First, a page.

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Title: Expression of neuronal markers, synaptic proteins, and glutamine synthetase in the control and regenerating lizard visual system
Authors: Romero-Aleman, M. M. 
Monzón-Mayor, M. 
Santos, E.
Yanes, C. 
Keywords: Retinal Ganglion-Cells
Fibrillary Acidic Protein
Optic-Nerve Regeneration
Glial-Cells, et al
Issue Date: 2010
Publisher: 0021-9967
Journal: Journal of Comparative Neurology 
Abstract: Spontaneous regrowth of retinal ganglion cell (RGC) axons occurs after optic nerve (ON) transection in the lizard Gallotia galloti. To gain more insight into this event we performed an immunohistochemical study on selected neuron and glial markers, which proved useful for analyzing the axonal regrowth process in different regeneration models. In the control lizards, RGCs were beta-III tubulin- (Tuj1) and HuCD-positive. The vesicular glutamate transporter-1 (VGLUT1) preferentially stained RGCs and glial somata rather than synaptic layers. In contrast, SV2 and vesicular GABA/glycine transporter (VGAT) labeling was restricted to both plexiform layers. Strikingly, the strong expression of glutamine synthetase (GS) in both Muller glia processes and macroglial somata revealed a high glutamate metabolism along the visual system. Upregulation of Tuj1 and HuCD in the surviving RGCs was observed at all the timepoints studied (1, 3, 6, 9, and 12 months postlesion). The significant rise of Tuj1 in the optic nerve head and optic tract (OTr) by 1 and 6 months postlesion, respectively, suggests an increase of the beta-III tubulin transport and incorporation into newly formed axons. Persistent Tuj1(+) and SV2(+) puncta and swellings were abnormally observed in putative degenerating/dystrophic fibers. Unexpectedly, neuron-like cells of obscure significance were identified in the control and regenerating ON-OTr. We conclude that: 1) the persistent upregulation of Tuj1 and HuCD favors the long-lasting axonal regrowth process; 2) the latter succeeded despite the ectopia and dystrophy of some regrowing fibers; and 3) maintenance of the glutamate-glutamine cycle contributes to the homeostasis and plasticity of the system. J. Comp. Neurol. 518:4067-4087, 2010. (C) 2010 Wiley-Liss, Inc.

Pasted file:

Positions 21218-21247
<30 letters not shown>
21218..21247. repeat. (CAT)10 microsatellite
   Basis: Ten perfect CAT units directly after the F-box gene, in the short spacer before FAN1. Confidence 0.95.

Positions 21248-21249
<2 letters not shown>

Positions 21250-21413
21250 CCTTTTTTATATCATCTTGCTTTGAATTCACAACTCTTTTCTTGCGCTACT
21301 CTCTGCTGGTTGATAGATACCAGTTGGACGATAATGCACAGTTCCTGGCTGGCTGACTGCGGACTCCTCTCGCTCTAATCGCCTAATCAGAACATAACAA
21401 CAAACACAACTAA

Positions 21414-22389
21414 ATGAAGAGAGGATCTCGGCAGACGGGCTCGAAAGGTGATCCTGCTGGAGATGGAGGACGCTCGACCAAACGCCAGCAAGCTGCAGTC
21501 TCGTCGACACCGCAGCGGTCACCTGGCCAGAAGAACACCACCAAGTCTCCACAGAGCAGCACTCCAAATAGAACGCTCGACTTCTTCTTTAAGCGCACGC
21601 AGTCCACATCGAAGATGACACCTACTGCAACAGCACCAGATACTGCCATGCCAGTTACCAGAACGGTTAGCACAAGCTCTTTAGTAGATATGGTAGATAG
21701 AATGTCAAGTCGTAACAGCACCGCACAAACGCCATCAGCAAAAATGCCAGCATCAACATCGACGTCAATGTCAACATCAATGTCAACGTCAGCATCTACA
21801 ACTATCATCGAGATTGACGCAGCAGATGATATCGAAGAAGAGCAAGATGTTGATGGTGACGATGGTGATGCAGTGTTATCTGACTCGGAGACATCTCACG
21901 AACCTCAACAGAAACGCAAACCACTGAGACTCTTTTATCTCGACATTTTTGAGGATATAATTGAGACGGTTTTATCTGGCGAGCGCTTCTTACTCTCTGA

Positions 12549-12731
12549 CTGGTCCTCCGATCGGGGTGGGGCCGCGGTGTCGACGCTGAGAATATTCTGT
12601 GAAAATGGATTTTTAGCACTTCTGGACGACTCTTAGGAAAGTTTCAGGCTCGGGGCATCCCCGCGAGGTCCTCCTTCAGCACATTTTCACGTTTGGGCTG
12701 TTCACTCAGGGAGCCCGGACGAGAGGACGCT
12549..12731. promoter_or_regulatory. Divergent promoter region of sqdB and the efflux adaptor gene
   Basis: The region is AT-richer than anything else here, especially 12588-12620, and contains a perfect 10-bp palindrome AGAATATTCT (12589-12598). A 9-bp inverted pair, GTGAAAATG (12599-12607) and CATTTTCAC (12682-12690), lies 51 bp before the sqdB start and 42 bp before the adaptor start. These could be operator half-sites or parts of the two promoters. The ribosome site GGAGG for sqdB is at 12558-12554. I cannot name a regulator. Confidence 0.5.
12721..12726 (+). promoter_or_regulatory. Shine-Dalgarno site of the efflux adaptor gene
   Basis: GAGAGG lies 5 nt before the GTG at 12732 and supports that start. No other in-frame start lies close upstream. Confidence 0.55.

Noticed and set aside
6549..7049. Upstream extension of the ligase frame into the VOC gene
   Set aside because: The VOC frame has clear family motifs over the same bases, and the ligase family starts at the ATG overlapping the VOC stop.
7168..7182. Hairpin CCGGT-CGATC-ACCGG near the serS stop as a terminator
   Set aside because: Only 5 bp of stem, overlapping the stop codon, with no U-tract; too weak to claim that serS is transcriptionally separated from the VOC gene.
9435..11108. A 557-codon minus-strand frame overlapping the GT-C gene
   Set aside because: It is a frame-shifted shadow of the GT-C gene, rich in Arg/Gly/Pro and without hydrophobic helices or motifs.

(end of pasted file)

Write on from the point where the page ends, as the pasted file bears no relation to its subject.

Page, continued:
ISSN: 0021-9967
DOI: 10.1002/cne.22444
Source: Journal Of Comparative Neurology[ISSN 0021-9967],v. 518 (19), p. 4067-4087
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